Accession Number:

ADA279563

Title:

Planning of the First Gallipoli Amphibious Landings: An Operational Analysis

Descriptive Note:

Final rept.

Corporate Author:

NAVAL WAR COLL NEWPORT RI DEPT OF OPERATIONS

Personal Author(s):

Report Date:

1994-06-17

Pagination or Media Count:

38.0

Abstract:

Focusing on the operational level of war, this research paper analyzes General Sir Ian Hamiltons planning of the first Gallipoli amphibious landings to derive lessons for future planners responding to a crisis with limited resources. The analysis is presented in four parts. First, the strategic background and preliminary events leading to the decision to land at Gallipoli are introduced. Second, Hamiltons plan, and rationale behind his decisions, are cited using an operational construct. Third, the plan is examined in execution to determine why the operation failed. And last, lessons are deduced. The chief finding of this study was that Hamilton had within his power the ability to accomplish his assigned mission, but it would have required near flawless application of operational art. Despite a well-conceived plan, Hamilton had shortcomings as an operational commander that kept his plan from being properly implemented. As a result, his operation failed. The paper concludes that Hamiltons shortcomings provide valuable lessons for future operational commanders and planners seeking to optimize limited resources, to include amphibious assets, in a crisis response.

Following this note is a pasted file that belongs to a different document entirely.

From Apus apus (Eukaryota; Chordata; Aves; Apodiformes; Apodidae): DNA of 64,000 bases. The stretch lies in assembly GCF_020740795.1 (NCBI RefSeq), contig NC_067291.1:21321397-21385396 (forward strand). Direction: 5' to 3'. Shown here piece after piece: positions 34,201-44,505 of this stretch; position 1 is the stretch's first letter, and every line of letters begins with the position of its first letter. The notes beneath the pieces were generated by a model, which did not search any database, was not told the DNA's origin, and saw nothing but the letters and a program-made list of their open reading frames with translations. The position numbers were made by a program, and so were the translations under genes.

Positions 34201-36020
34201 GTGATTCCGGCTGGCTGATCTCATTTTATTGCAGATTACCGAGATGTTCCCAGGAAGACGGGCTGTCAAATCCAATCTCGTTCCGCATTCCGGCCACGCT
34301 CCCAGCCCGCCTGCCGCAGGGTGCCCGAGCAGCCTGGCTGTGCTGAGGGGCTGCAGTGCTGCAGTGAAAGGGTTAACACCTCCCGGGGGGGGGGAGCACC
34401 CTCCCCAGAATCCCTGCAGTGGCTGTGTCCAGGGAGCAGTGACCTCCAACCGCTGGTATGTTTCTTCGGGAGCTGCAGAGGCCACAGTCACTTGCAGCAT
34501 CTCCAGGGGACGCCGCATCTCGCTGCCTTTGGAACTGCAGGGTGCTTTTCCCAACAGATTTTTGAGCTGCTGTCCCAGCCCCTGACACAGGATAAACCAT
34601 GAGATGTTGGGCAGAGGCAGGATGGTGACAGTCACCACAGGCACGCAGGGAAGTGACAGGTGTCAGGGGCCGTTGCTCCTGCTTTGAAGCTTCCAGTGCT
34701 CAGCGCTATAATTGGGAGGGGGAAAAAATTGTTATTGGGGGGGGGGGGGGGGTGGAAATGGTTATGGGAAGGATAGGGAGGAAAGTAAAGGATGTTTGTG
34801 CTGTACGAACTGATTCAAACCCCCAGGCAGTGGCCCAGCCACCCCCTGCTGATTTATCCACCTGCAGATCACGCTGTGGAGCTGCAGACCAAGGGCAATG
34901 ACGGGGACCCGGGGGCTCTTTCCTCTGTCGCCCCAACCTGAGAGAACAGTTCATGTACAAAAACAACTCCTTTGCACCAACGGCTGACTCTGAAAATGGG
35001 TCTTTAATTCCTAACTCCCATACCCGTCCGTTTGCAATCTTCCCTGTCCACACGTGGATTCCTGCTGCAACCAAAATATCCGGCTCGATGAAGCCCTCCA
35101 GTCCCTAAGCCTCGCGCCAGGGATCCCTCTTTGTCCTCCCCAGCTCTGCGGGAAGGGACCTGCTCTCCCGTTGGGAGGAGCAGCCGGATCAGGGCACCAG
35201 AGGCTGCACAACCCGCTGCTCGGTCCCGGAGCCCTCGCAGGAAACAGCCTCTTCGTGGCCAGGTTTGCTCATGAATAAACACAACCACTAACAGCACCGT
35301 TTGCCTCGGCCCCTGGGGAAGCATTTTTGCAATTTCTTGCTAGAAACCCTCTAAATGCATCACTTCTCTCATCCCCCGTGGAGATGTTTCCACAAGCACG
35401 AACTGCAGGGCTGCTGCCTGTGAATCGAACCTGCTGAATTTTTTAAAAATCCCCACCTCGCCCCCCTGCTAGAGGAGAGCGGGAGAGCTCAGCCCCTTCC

Subject Categories:

  • Administration and Management
  • Humanities and History
  • Personnel Management and Labor Relations
  • Military Forces and Organizations
  • Military Operations, Strategy and Tactics

Distribution Statement:

APPROVED FOR PUBLIC RELEASE